1. Absolutely Robert. the Producers are not homophobic, but when there are tens of millions of pounds at stake, they won’t take the risk.

        I’ve heard the “what a waste” comment from women, and all the best looking men are gay or taken, they actually see it as a compliment. One guy I dated had women in his office refer to him as the Harrods Window. nice to look at but can never own.

        1. Robert in S. Kensington 23 Aug 2013, 4:33pm

          Perhaps it is a compliment, David, but the way in which I was on the receiving end of it didn’t appear that way but I’m sure some don’t mean anything bad by saying it. I still don’t like hearing it after all these years. I think the “Harrods Window” comment is a nice way of putting it though if they have to say anything about a gay man they know they can never have, a lot better than the experiences I encountered a while back.

        2. I don’t like it when women say that as it’s kind of mean. One freakin guy is gay and they act like they’re seriously deprived, yet I fall in love and crush on loads of straight guys that they can actually get with because they’re straight and have no qualms flaunting them in front of me like a prize at a fair

    2. The double standard is still ridiculous though, isn’t it? I mean, no-one (in their right mind, anyway) finds a horror film disappointing because the actor isn’t an actual murderer or a war film a let-down because a war-hero role is played by a pacifist.

    3. Maybe we need the gay and bisexual actresses to forge ahead in this particular area, then, until the whole thing is more accepted. Straight men are usually quite happy to lech over lesbians, after all.

  5. The clue is in the word “acting”. I’ll bet most of those people laying doctors on TV aren’t really doctors either.

  6. Robert in S. Kensington 23 Aug 2013, 1:55pm

    He’s absolutely right! Love the man and his acting, handsome too!

  7. And what about the fact that, at least in mainstream movies, I’d guess upwards of 90% of gay characters are played by straight actors?
    I just don’t get it, why can’t it work the other way round? It’d be exactly the same thing…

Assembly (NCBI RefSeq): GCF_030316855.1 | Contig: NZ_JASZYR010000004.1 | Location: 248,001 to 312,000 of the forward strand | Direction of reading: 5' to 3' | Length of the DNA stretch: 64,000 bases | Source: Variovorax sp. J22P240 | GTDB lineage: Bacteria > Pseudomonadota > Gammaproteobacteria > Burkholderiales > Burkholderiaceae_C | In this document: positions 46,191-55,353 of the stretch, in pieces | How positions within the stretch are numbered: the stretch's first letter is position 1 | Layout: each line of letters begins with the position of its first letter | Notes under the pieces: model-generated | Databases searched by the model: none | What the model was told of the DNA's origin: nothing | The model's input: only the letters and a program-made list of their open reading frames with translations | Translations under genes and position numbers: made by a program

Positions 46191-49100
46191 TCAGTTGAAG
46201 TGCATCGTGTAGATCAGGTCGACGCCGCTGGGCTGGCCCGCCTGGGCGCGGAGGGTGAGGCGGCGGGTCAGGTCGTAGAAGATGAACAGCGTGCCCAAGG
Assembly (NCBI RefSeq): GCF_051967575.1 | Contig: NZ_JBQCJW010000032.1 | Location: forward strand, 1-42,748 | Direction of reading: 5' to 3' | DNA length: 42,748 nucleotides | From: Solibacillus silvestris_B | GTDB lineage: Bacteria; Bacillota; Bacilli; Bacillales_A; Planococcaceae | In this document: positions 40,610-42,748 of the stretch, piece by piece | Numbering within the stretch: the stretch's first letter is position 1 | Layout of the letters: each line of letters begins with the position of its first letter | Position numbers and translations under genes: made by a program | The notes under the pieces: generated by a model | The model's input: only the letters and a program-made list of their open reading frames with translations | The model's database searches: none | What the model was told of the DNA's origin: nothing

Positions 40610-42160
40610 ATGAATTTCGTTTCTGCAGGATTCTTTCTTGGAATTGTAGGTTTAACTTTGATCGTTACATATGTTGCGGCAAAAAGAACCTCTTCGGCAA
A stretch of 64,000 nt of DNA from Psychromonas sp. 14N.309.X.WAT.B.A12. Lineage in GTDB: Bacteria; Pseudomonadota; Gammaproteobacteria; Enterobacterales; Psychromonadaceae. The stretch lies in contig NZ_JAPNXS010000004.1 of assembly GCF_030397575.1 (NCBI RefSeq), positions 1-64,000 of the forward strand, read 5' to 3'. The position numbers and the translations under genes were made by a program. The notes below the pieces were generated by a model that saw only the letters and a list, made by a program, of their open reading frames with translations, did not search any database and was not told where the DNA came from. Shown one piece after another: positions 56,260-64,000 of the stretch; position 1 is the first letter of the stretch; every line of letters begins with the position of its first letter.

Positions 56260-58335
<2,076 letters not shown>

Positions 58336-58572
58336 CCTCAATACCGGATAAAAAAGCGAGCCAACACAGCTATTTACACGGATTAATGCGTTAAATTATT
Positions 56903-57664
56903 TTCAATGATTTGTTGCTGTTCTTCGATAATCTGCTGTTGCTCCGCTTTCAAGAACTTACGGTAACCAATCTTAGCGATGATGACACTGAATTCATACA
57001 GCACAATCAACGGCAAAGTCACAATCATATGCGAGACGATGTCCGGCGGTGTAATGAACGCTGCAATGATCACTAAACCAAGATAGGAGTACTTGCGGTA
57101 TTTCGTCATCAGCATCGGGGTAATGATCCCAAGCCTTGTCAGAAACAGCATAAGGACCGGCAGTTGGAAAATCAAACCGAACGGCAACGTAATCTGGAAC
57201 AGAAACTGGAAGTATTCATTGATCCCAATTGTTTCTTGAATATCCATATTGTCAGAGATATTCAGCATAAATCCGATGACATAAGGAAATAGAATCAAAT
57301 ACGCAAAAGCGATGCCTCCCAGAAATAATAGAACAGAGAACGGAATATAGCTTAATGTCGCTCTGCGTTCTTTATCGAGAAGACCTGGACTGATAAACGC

8. Jason Isaac is saying what we have know for a long time. The obvious fact he mentioned that many actors don’t come out would also allude to the fact that perhaps some don’t because they are already playing leads. A different time and era, but Rock Hudson did it for years.

    How ever I don’t say this to contradict the issue, I find it an interesting view, that when we are confronted by people who’s argument is we can change! we vehemently argue being gay isn’t a choice “get over it” so is it really that unreasonable for some people to perceive the same about an actor?

    I don’t debate the issue over can/can/t, an actor who knows hi craft plays “ALL” roles, but maybe our own adamant argument about sexuality not being a choice is the underlying reason many gay actors don’t get roles because they can’t bring an emotional component required to the part. Perhaps some see the argument as sexuality not being a choice as a double standard when casting?

    I only question as a possibility

    1. But why then do all the plum gay roles – Brokeback Mountain being the most obvious example – almost always go to non-gay actors?

  9. The funniest and most ridiculous thing I ever heard was when John Barrowman spoke about the time he went to go for the role of Will in Will & Grace and he never got it because they said he was too straight!!! That just showed how stupid the whole thing is.

    And I wonder if the same happens with gay actresses? Do they get turned down for straight roles the same as their gay male counterparts

  10. Damn it. He’s sexy AND intelligent. Now if only the man was at least bisexual.

    1. How many beers does it take to turn a straight guy into a bisexual – never been more than three in my experience ;)

  11. Given the so called ‘lifestyle’ in Hollywood and the abundance of mood enhancing substances flooding the place I can’t imagine many so called ‘straight’ actors will die curious.

  12. Thank god am a lesbian after reading these reply’s :P ! I don’t care what the guy is bonking just as long as he is best guy for the job…………….

    Hope its not the same for gay women also. Pay me a few quid and am sure I could act straight if need be, although am completely ugly this would never happen :'(

  13. Most gay people have plenty of experience of playing straight characters…

  14. What about Neil Patrick Harris in How I met your mother? He’s openly gay and the majority of roles he plays are straight characters! He made a convincing Barney Stinson didn’t he?

  15. Celtic Pants 27 Aug 2013, 7:06am

    He’s right I think. I really like this chap! He has the most sexy feet of any man on TV!